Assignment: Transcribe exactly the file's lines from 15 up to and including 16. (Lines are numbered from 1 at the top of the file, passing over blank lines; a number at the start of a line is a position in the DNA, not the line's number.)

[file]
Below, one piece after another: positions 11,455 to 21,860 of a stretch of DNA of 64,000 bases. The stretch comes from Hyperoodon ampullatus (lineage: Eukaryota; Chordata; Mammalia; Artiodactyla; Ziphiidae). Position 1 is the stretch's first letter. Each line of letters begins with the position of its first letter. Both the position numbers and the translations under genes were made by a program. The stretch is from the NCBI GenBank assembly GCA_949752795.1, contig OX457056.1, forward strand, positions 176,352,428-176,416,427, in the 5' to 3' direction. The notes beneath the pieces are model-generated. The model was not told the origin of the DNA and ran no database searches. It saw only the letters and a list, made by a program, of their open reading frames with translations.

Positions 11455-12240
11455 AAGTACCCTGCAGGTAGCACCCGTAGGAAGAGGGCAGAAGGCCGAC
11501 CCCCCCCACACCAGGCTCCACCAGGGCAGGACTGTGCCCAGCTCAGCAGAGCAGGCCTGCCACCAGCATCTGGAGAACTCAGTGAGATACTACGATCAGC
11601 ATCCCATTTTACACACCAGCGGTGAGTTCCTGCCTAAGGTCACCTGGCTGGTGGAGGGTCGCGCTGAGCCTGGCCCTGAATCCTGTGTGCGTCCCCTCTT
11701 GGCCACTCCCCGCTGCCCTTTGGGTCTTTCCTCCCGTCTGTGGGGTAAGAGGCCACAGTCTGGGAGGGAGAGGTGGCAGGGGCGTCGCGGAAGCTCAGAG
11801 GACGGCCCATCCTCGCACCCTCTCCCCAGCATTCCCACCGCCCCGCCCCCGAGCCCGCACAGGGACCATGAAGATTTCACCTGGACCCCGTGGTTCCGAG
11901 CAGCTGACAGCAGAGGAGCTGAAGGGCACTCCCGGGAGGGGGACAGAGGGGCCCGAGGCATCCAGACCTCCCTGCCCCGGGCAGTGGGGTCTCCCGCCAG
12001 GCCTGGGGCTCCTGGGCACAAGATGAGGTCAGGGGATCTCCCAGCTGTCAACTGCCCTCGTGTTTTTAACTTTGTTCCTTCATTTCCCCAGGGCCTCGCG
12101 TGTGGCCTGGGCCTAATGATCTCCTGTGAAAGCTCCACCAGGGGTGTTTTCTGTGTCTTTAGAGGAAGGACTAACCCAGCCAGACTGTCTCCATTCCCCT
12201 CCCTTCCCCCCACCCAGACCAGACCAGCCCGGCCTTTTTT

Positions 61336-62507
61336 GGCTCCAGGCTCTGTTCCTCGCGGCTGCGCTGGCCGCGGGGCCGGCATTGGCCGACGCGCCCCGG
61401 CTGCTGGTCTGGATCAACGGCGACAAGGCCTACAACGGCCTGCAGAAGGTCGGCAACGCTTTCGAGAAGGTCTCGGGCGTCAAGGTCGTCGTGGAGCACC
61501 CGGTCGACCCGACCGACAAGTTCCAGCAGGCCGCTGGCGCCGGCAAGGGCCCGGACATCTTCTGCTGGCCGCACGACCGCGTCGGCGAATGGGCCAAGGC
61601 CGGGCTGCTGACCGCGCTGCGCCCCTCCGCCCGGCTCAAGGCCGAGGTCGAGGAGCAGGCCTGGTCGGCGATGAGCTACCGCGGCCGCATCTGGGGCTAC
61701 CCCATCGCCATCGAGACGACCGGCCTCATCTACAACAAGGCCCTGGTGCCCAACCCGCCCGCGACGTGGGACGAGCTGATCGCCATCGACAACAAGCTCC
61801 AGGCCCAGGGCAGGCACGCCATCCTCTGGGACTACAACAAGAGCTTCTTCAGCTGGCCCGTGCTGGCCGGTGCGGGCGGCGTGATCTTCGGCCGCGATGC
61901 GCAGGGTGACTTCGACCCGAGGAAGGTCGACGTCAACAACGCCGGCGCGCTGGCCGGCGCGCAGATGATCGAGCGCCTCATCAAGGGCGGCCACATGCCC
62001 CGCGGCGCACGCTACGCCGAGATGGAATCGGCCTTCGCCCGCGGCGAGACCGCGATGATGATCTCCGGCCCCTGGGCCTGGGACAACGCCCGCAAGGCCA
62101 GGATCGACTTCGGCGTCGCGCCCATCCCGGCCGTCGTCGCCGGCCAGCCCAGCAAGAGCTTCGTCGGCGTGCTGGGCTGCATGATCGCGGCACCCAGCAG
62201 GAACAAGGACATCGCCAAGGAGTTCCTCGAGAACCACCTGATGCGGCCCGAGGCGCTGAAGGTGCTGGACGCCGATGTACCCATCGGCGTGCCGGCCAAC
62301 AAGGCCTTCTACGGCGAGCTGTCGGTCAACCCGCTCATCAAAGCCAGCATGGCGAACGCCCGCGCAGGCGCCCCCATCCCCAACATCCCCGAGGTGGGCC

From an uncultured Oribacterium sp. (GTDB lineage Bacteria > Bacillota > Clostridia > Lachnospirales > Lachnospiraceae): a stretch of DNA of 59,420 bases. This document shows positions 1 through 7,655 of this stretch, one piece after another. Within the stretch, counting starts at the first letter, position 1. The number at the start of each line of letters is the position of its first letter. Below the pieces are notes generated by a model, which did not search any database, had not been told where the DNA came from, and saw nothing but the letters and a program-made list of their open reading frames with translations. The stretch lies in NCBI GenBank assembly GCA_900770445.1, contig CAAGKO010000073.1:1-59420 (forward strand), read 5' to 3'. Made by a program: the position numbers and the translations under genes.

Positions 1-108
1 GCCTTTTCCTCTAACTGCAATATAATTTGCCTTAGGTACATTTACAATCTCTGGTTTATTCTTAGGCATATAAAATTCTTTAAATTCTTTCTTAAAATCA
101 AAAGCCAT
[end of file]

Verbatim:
61501 CGGTCGACCCGACCGACAAGTTCCAGCAGGCCGCTGGCGCCGGCAAGGGCCCGGACATCTTCTGCTGGCCGCACGACCGCGTCGGCGAATGGGCCAAGGC
61601 CGGGCTGCTGACCGCGCTGCGCCCCTCCGCCCGGCTCAAGGCCGAGGTCGAGGAGCAGGCCTGGTCGGCGATGAGCTACCGCGGCCGCATCTGGGGCTAC